- The pandemic has wreaked havoc on South Africans’ ability to repay debt, a new report by TransUnion shows.
- A third of clothing account holders were behind on three or more payments by the third quarter this year.
- Most credit categories saw sharp rises in non-payments, but credit cards were least affected.
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A third of clothing account holders have fallen behind on three or more payments by the third quarter this year, a new report by the credit reporting group TransUnion shows. Of the 17.2 million clothing accounts in South Africa, the average outstanding balance reached R2,100.
The Q3 2020 South Africa Industry Insights Report shows that 12% of credit cards and 22% of personal loans extended by banks were now also overdue three or more payments, which is classified as a “serious delinquency”. Almost a third of non-bank personal loans were behind on three or more payments.
Most credit categories saw an increase in serious delinquencies. Clothing accounts and non-bank personal loans saw increases of more than 6 percentage points from a year ago. Credit cards, which only increased by less than half a percent, were least affected.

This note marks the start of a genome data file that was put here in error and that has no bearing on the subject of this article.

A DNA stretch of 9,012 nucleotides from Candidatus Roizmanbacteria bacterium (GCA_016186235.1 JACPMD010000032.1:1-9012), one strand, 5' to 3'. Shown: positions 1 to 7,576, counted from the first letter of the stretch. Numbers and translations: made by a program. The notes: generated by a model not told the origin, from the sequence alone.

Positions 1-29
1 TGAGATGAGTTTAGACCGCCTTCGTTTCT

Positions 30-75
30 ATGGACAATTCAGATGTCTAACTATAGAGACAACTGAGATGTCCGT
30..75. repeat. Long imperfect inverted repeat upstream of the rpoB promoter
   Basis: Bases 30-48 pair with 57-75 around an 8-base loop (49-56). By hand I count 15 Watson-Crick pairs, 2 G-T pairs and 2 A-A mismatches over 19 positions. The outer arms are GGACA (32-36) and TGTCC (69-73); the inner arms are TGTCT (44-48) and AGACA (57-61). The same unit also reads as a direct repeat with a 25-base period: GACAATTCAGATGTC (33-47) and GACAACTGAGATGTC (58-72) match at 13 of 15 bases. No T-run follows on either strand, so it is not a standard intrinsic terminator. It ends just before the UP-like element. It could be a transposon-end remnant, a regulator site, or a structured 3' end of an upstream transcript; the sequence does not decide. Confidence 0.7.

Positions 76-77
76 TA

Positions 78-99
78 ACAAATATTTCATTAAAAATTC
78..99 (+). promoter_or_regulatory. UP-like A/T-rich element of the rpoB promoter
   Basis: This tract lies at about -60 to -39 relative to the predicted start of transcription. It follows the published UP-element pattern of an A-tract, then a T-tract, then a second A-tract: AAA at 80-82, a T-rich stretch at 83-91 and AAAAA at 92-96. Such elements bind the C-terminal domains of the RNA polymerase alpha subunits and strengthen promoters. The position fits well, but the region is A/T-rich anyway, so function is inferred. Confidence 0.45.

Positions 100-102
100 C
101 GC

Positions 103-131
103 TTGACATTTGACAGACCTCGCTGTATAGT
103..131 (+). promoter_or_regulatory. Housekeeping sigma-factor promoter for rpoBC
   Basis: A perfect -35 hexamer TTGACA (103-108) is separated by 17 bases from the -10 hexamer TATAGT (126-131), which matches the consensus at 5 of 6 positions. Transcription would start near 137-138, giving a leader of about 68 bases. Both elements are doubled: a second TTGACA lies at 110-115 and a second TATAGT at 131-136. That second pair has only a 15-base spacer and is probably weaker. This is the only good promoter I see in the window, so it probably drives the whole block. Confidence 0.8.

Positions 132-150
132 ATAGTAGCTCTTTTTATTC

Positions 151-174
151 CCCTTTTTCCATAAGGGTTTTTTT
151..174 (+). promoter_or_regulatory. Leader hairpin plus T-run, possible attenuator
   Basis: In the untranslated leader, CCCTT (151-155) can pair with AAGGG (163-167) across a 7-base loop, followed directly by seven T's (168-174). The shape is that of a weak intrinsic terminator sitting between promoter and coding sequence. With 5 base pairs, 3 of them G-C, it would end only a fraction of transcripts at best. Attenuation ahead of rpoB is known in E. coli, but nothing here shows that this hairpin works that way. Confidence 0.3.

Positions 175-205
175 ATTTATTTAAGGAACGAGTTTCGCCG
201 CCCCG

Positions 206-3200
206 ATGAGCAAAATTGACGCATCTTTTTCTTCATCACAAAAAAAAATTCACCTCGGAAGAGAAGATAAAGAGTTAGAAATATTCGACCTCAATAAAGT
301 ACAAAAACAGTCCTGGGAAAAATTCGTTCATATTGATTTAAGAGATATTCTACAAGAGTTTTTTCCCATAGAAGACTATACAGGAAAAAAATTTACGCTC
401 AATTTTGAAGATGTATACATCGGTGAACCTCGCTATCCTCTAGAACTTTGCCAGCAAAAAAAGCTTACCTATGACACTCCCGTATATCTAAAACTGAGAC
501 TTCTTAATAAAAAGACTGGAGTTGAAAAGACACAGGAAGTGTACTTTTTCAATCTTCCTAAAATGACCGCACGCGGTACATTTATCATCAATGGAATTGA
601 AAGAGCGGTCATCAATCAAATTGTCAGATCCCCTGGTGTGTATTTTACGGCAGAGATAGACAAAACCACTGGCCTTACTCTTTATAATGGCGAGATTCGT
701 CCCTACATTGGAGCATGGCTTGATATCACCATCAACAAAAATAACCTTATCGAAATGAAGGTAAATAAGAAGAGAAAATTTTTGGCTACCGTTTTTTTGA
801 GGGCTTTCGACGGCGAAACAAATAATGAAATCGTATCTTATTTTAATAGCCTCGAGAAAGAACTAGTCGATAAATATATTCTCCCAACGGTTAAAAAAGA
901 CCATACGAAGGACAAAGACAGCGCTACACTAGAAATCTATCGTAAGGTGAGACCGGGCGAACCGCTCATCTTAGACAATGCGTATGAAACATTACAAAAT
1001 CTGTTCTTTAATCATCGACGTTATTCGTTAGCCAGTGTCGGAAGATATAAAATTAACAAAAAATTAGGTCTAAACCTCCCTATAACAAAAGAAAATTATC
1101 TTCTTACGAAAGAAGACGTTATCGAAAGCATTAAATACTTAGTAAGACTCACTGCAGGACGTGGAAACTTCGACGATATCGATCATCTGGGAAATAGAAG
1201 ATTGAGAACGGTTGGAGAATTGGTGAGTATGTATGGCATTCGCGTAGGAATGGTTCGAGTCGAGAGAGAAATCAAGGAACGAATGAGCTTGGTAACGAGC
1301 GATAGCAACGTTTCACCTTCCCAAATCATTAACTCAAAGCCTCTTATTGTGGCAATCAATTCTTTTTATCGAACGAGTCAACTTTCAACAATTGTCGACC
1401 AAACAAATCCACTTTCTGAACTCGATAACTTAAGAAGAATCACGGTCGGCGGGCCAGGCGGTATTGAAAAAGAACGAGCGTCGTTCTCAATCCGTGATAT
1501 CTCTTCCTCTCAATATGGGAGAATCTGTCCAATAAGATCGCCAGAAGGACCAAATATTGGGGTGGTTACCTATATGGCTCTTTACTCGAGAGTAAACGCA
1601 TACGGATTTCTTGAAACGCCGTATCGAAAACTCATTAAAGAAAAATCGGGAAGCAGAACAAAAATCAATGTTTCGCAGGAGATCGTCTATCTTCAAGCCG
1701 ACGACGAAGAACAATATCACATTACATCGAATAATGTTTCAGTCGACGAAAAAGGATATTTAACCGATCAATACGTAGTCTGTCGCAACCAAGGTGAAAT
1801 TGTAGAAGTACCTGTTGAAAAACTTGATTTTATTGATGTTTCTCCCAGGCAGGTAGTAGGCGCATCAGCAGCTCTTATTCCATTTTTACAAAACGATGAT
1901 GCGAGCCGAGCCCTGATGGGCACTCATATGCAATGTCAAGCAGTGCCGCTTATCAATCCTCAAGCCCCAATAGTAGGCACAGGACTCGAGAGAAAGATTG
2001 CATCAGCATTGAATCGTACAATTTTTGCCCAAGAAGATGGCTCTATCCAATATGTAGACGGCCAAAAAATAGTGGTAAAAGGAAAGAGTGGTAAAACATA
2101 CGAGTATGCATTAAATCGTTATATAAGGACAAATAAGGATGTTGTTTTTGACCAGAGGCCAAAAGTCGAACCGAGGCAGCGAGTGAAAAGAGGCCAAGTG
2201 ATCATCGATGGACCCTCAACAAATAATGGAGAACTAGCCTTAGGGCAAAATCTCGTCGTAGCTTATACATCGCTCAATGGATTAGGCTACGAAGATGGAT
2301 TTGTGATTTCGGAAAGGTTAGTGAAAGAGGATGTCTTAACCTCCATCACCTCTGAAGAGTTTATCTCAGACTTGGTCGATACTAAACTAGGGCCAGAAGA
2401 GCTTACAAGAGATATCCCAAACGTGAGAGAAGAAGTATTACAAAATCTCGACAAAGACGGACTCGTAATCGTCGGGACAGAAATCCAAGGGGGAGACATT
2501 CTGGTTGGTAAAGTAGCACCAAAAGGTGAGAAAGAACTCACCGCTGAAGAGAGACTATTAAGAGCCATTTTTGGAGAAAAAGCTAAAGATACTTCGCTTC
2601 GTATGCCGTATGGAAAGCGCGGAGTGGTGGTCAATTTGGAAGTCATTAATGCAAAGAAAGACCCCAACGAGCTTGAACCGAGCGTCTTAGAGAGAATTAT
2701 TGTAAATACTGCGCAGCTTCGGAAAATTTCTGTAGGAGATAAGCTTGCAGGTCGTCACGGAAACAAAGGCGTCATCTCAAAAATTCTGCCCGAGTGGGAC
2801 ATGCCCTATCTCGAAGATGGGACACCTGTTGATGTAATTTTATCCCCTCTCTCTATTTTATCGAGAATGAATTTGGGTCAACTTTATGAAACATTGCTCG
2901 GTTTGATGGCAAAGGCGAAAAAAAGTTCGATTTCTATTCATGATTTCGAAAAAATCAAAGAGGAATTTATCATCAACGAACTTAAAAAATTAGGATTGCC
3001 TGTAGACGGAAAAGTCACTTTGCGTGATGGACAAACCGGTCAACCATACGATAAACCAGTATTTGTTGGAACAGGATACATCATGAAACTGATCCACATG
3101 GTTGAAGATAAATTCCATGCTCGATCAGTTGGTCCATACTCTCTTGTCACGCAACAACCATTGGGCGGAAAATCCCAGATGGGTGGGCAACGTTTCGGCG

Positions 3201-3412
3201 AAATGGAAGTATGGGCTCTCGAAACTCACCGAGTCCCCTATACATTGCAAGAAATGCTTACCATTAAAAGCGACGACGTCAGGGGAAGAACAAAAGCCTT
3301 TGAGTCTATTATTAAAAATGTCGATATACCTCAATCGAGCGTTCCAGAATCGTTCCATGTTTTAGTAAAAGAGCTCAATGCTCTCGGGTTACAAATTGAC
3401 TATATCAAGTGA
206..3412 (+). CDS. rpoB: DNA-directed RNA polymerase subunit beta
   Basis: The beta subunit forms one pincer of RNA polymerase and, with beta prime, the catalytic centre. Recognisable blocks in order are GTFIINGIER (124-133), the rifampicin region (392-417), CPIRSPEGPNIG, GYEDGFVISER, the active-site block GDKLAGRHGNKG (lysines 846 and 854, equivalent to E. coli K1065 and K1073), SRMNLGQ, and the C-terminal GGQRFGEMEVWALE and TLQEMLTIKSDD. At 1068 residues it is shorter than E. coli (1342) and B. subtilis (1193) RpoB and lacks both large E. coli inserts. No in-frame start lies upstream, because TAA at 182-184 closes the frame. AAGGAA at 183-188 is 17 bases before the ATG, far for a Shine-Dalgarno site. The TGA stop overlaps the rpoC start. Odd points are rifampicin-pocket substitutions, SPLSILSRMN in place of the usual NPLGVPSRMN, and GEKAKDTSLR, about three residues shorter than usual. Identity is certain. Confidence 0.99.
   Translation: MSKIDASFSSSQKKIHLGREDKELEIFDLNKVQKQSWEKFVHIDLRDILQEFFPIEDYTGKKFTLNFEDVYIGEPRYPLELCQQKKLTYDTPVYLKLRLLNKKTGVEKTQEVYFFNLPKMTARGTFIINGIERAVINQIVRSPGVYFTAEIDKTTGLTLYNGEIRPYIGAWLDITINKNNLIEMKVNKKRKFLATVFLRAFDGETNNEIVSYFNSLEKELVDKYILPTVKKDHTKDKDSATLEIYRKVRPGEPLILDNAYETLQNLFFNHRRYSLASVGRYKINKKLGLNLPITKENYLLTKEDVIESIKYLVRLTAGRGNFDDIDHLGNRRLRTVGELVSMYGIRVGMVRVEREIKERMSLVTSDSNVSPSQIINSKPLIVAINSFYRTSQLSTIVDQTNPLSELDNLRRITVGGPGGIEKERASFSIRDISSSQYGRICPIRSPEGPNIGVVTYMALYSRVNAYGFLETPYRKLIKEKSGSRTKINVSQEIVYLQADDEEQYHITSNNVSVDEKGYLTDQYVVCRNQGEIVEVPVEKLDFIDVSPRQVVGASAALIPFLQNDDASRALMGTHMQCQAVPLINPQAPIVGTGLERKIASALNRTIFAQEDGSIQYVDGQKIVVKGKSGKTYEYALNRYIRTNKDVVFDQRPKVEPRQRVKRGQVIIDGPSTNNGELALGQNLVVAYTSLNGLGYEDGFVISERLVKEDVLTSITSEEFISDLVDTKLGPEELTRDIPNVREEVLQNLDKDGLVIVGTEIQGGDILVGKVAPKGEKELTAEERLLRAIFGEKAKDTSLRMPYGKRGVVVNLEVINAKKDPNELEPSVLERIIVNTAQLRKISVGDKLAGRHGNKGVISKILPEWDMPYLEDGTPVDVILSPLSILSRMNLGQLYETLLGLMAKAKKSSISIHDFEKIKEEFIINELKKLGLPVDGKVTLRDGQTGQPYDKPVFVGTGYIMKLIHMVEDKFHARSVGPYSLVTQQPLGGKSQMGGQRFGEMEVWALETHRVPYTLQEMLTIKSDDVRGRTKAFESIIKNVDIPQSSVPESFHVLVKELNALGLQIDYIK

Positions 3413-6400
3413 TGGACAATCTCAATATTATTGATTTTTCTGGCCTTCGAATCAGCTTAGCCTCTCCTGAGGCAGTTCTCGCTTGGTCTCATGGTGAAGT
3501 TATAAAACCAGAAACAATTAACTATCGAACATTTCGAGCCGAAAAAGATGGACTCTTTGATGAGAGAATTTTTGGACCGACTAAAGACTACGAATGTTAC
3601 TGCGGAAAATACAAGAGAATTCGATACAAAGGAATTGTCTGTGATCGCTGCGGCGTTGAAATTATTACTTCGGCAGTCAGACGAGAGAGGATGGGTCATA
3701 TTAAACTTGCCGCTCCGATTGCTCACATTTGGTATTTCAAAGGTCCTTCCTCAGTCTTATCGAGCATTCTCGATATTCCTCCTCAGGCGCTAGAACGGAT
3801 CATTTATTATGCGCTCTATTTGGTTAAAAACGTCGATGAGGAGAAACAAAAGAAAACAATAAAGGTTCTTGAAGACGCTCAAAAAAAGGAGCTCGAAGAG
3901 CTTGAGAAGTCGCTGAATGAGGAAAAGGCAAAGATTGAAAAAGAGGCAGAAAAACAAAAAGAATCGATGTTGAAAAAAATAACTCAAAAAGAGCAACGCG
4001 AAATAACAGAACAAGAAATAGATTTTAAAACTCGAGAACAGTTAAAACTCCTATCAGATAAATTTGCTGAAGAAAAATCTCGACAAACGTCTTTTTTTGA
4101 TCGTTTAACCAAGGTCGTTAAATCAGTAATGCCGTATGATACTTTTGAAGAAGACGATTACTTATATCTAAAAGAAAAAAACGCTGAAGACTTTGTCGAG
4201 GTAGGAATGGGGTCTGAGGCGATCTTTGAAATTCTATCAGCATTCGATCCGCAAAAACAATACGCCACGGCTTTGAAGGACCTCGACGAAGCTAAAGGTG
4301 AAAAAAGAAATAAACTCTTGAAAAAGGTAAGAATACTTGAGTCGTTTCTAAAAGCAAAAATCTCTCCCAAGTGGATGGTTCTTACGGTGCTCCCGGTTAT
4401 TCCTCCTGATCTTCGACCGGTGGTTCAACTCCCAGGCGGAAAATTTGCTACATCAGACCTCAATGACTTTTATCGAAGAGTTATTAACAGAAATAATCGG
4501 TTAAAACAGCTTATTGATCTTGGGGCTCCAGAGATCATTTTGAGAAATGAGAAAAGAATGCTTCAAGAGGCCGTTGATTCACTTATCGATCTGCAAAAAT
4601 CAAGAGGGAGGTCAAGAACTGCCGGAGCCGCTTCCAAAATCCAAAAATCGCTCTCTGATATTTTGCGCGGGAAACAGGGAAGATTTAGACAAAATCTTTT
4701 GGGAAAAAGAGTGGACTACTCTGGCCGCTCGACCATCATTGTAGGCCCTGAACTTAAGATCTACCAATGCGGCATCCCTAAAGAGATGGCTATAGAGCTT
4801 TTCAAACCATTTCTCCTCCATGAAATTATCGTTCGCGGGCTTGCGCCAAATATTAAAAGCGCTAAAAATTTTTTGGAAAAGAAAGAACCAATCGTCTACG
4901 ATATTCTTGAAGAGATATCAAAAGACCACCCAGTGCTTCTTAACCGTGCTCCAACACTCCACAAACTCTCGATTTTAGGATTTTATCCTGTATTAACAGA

“It is possible consumers are prioritising credit card payments to preserve both the utility and liquidity they provide in Covid-19 times,” TransUnion said in a statement.
The average outstanding balance on the seven million credit cards in South Africa increased by 1% over the past year to almost R18,800. The average credit line extended per credit card is around R35,000.
The average holder of a bank personal loan now has an outstanding balance of R40,000.
“In some cases, bank personal loans are being used as a payment holiday mechanism where loan balances are increased to provide liquidity. This leverage is helping consumers avoid being delinquent and at the same time is increasing overall outstanding balances (up 8.7% YoY in Q3 2020),” TransUnion found.
A TransUnion survey among South Africans shows that 85% of consumers are worried about their ability to pay bills and loans, with 29% expecting to run into a shortfall within one month.
The weak state of the economy and retrenchment fears have subdued South Africans’ appetite for new credit: the number of new bank personal loans and home loans extended in the third quarter fell by more than 60%, while new clothing accounts were down almost 70%.